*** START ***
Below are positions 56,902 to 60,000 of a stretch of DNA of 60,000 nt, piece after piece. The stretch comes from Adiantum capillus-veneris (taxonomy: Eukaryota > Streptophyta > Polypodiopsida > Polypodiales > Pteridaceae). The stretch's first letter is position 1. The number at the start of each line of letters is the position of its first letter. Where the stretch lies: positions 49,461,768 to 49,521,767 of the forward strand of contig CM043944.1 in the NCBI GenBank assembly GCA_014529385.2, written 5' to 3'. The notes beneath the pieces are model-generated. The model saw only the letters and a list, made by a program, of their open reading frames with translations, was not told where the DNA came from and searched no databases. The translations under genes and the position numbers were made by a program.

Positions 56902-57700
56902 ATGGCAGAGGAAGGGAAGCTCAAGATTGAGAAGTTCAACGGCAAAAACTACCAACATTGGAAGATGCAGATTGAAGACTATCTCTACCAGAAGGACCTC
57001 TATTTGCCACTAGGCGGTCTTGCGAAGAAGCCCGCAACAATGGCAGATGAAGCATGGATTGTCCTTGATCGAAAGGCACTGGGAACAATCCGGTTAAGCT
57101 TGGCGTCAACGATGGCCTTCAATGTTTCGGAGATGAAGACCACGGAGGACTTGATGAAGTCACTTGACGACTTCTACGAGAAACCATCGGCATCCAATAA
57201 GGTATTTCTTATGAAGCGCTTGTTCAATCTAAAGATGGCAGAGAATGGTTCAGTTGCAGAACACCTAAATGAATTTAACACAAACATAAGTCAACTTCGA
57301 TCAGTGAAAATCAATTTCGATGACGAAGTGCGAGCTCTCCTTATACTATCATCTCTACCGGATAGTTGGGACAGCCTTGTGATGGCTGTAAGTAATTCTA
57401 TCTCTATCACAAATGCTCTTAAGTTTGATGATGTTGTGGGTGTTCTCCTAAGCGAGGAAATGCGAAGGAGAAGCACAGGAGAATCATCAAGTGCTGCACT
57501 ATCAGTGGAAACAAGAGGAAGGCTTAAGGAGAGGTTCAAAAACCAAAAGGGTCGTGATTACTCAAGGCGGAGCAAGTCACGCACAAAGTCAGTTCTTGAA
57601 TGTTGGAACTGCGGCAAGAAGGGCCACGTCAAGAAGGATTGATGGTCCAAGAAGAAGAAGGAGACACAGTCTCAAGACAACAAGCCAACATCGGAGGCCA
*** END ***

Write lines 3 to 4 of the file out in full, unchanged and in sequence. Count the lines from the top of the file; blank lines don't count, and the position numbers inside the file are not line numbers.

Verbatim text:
56902 ATGGCAGAGGAAGGGAAGCTCAAGATTGAGAAGTTCAACGGCAAAAACTACCAACATTGGAAGATGCAGATTGAAGACTATCTCTACCAGAAGGACCTC
57001 TATTTGCCACTAGGCGGTCTTGCGAAGAAGCCCGCAACAATGGCAGATGAAGCATGGATTGTCCTTGATCGAAAGGCACTGGGAACAATCCGGTTAAGCT